There's a whiteboard on the ninth floor of 195 Montague Street in Downtown Brooklyn, overlooking Cadman Plaza and a line of parked layover buses, where TWU Local 100 keeps a running tally of alleged assaults on Brooklyn bus drivers. Last year, there were 17 total. So far in 2017, there have been 40.
"These assaults could be anything from spitting in the face to hitting them with a cane, like we had just two days ago," said Louis Marrero, who represents union bus drivers in the borough and drove in Brooklyn for 10 years himself.
According to Marrero, most of this tension results from buses being late—too few buses held up in thick traffic, he says. "The stigma of of public transportation is, 'Oh these damn buses are late.' I get it, but ultimately we just need more service."
The assault ticker at TWU Local 100's offices in Downtown Brooklyn. (Scott Heins / Gothamist)
Calls for improvements to overall NYC bus service have been swelling for years, since the debt-strapped MTA's 2010 decision to drastically cut service (38 bus routes were cut entirely, 76 others were shortened). Meanwhile, ridership is on the decline. Transit advocates have issued a number of suggestions to improve service, from dedicated lanes and improved turning signals, to off-board ticketing to prevent scrambling for loose change while boarding. TWU says it'd like to see some of the old routes reinstated (which would also result in more union jobs). Also, more strategic routing: some buses could run express in one direction during peak times, for example, in order to get back to the congested stops quickly.
"People have jobs, and they need to keep their jobs, and they are getting to work late," Marrero said, of the current transit crisis. "Their bosses are threatening to fire them. When the guy who is told he's going to be fired gets on the bus, that stress meets my driver, and his stress. And then what happens? It's not healthy, it's not safe for anyone."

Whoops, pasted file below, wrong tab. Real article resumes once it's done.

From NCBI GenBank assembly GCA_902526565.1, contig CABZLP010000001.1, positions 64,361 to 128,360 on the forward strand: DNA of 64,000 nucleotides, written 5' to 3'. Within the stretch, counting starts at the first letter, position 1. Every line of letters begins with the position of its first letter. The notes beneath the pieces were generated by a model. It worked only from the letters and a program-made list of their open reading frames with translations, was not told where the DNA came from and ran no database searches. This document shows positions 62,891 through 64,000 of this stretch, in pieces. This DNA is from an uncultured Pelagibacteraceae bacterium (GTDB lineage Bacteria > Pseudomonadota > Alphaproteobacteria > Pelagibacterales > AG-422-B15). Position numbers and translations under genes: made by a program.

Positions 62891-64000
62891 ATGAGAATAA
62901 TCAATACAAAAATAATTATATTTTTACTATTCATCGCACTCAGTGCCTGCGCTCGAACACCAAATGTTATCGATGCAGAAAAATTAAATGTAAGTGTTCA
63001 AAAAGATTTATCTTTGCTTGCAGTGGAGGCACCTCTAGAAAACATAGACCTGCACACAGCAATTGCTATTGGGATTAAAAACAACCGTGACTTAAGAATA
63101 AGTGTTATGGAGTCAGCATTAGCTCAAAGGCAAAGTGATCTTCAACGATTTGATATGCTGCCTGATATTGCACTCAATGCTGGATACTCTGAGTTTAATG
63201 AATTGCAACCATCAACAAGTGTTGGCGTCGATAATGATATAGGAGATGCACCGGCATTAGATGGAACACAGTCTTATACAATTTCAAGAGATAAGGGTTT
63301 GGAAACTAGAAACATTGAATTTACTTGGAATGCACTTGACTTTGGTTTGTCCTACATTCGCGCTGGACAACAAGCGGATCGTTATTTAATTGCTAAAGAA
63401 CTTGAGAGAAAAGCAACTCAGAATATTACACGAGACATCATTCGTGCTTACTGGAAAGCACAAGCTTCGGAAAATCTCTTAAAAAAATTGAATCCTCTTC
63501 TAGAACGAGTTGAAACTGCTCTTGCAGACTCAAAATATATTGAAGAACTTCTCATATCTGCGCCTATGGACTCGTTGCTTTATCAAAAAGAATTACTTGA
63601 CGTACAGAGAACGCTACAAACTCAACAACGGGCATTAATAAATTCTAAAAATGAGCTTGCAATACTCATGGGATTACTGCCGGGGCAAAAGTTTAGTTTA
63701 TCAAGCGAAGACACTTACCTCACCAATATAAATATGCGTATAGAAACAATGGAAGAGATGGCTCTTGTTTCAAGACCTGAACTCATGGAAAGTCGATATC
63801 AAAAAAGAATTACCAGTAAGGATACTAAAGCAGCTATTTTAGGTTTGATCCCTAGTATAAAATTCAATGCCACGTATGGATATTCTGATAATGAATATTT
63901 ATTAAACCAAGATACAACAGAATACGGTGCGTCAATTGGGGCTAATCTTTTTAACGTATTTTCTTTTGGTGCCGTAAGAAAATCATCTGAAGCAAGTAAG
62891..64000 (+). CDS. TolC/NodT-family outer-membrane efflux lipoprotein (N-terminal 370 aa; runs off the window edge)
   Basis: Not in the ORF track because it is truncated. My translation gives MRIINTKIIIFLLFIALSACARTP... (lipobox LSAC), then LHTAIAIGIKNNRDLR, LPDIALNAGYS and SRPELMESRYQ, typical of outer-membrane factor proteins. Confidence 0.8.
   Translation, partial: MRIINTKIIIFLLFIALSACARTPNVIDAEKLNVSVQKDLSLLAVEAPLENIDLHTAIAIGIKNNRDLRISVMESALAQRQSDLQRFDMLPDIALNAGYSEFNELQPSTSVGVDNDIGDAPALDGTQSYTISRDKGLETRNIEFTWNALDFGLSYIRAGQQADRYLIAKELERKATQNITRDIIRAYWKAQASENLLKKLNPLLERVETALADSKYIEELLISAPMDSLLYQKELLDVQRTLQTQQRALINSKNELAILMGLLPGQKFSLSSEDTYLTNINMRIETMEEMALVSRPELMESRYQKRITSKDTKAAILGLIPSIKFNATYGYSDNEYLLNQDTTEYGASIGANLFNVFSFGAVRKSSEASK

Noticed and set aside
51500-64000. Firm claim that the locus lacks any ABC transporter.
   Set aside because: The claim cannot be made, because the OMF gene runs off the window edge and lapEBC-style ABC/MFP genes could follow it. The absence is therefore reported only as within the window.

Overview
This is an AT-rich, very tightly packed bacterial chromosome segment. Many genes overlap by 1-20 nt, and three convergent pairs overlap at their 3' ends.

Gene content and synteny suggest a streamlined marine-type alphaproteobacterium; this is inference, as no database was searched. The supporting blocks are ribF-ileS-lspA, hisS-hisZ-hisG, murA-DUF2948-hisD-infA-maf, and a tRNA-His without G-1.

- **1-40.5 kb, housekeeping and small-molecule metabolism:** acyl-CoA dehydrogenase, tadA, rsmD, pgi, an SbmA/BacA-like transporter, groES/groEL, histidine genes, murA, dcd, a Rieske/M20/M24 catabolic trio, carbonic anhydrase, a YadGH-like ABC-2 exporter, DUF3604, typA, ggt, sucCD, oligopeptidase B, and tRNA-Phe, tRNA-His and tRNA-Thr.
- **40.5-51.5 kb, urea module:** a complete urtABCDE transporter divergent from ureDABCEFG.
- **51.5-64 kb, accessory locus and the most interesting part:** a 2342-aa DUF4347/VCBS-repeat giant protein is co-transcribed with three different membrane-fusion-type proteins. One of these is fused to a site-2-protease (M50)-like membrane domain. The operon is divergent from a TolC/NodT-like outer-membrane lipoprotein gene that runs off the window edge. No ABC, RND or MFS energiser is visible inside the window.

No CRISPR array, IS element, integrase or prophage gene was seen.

Mentally, or physically.
"I have a lot more bus operators getting a blood clot in their legs. Because they get to the end of the route and they can't get out of the seat, they can't go to the bathroom. It's hurting their kidney function.... There's no off button. It's stress from one end to the other."
We talked to a few other bus drivers Thursday, about how they manage that stress, and how the job has changed over the years.
Matthews (Scott Heins / Gothamist)
Al Matthews, 57, bus driver of 31 years. Currently driving the B38.
How has the job changed in recent years? There's more traffic. More cars and more people. The biggest challenge is people trying to catch the bus and darting out in front of cars and darting out in front of other buses. My biggest emphasis would be on the bikes and the skateboards. The trend has started maybe five, ten years ago with gentrification... before five years ago you never saw a skateboard. We have way more bikes out here.
How do you cope? You have to be extremely vigilant and it does add a lot of stress to the job... I go to the gym and I go to the sauna. I go swim laps, I go to the steam room. I don't know how anybody else releases their stress. I lift weights. That's how I release my stress.
Strawder (Scott Heins / Gothamist)
Tyra Strawder, 50, bus driver for 20 years. Currently driving the B52.
As a woman in this job, are there certain challenges you face? Yeah, especially, with men you sometimes feel challenged because sometimes you think, 'If you were a fella they wouldn't do that.' Thank god nothing physical ever happened. But we're human, so it becomes a little challenging.
What's an aspect of your job that riders don't tend to think about, or understand? Everybody wants the bus when they want the bus. What they don't understand is you're on a schedule, but schedules are not promises because there is so much construction going on. You have elderly people riding the bus, people traveling with babies—that takes time that's not in the schedule. And people don't understand that... forget about all the construction, the wheelchairs, the babies, the school kids—that plays a part in it.
What are some of the perks? There are good people. If you do a route for a long period of time you get to know the regulars. I've got cards and stuff, and thank yous, and offers to come to dinner—stuff like that.
Additional reporting by James Ramsay for WNYC. You can hear excerpts of these interviews here.